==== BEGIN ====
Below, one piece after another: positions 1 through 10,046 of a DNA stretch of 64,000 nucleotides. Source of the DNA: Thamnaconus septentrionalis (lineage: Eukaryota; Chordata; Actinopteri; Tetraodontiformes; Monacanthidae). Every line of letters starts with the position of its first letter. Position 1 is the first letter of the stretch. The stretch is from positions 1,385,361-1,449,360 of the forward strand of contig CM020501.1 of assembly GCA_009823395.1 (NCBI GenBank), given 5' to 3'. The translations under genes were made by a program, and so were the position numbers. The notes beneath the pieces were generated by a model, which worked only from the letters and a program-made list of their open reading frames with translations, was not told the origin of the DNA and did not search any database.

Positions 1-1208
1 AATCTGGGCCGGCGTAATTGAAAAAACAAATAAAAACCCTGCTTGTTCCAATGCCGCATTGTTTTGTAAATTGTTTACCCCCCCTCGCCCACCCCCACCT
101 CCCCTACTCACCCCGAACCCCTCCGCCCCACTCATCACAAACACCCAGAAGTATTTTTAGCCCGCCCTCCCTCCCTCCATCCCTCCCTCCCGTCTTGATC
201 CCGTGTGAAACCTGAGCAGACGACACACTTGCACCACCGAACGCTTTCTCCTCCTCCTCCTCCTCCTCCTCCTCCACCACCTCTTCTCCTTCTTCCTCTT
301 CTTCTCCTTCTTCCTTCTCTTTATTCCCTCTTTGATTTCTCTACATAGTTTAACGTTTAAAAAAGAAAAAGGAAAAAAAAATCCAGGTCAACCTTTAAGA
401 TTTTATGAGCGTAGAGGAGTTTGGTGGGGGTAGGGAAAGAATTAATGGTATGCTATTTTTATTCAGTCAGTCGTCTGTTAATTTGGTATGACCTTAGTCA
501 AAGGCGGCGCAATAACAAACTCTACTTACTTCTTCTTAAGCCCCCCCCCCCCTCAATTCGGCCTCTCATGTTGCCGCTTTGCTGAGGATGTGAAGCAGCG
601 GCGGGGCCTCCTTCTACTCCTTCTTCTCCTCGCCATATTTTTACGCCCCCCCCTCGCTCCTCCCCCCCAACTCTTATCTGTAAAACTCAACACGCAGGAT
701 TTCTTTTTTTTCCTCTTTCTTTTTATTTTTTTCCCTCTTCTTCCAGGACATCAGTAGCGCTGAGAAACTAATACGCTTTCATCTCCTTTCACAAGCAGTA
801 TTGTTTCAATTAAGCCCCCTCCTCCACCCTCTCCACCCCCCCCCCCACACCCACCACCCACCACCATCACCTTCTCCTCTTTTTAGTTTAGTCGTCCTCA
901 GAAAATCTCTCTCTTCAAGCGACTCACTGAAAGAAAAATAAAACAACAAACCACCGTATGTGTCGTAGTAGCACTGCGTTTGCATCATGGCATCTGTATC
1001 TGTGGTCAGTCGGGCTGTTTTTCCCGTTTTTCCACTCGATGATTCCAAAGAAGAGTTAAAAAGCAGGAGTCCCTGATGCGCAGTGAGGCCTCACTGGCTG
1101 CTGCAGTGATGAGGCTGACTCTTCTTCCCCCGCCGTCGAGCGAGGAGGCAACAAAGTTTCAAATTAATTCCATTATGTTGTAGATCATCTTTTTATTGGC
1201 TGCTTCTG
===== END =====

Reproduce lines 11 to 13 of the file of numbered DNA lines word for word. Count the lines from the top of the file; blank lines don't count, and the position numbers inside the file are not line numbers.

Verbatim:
801 TTGTTTCAATTAAGCCCCCTCCTCCACCCTCTCCACCCCCCCCCCCACACCCACCACCCACCACCATCACCTTCTCCTCTTTTTAGTTTAGTCGTCCTCA
901 GAAAATCTCTCTCTTCAAGCGACTCACTGAAAGAAAAATAAAACAACAAACCACCGTATGTGTCGTAGTAGCACTGCGTTTGCATCATGGCATCTGTATC
1001 TGTGGTCAGTCGGGCTGTTTTTCCCGTTTTTCCACTCGATGATTCCAAAGAAGAGTTAAAAAGCAGGAGTCCCTGATGCGCAGTGAGGCCTCACTGGCTG